In Germany, cold-loving molecules from the Earth’s poles can act as green detergents, fuel additives, and other applications. Researchers think the biosurfactants help bacteria separate the complex substrates they feed on into easy-to-metabolize droplets.
According to the GFZ German Research Centre for Geosciences press release, biosurfactants are safe to release into the environment and can be produced using affordable waste products such as olive oil byproduct and cooking oils. They also work in lower concentrations, so less is needed to get the same job done. But the ones produced by extremophilic bacteria have an added bonus by working at freezing temperatures.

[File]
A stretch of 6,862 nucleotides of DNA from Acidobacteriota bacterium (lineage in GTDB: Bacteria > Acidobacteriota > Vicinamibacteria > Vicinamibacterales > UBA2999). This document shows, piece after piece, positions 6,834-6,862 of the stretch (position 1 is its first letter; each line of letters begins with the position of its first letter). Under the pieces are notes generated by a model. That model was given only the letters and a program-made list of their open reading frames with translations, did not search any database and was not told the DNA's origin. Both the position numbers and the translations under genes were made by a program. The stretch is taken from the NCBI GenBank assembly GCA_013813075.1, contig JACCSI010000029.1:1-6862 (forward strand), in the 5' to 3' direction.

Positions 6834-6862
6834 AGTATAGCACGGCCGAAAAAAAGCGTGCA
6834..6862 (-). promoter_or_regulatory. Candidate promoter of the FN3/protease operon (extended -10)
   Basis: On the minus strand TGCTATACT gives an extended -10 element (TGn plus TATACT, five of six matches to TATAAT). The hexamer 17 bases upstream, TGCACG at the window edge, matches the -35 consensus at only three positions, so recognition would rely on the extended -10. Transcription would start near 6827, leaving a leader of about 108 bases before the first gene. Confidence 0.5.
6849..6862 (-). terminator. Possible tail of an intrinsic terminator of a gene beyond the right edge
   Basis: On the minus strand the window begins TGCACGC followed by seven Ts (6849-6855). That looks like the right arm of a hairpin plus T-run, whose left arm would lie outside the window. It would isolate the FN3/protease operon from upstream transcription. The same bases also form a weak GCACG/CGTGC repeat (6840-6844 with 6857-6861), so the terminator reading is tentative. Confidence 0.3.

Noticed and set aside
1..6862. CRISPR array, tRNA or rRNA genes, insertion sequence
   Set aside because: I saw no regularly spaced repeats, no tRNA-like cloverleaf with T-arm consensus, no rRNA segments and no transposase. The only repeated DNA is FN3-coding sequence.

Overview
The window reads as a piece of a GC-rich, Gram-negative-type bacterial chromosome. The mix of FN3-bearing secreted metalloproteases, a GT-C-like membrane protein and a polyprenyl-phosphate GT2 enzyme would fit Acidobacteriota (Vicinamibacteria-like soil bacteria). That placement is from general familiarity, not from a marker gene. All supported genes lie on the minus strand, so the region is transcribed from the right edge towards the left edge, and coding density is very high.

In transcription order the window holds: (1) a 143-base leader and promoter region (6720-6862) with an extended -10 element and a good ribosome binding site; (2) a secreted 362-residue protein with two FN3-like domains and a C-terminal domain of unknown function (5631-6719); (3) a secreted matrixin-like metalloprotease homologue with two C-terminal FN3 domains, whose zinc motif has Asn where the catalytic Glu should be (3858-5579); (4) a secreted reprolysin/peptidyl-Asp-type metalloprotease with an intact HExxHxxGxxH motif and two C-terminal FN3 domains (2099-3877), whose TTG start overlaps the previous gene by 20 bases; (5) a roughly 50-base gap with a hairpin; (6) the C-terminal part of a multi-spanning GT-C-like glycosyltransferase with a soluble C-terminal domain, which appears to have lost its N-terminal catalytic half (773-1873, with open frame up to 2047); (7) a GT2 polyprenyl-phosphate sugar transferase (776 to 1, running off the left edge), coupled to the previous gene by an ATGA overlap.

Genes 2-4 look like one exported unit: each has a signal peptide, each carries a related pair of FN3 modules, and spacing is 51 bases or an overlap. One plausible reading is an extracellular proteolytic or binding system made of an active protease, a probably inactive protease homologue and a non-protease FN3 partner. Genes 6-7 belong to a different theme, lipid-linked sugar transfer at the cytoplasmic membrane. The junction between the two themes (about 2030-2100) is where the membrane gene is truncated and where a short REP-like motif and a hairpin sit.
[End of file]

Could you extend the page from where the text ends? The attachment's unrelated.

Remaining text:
This stability has huge implications for how these molecules could be used. Biodiesel, for example, could improve its sluggish flow in cold temperatures if a biosurfactant is added. Cold-active biosurfactant detergents would mean we could go green by reducing washing temperatures, without worrying that our clothes wouldn’t get clean. These biosurfactants could also be used to harvest natural gas from cage-like ice crystals called gas hydrates or to clean up pollution spills in colder regions of the ocean.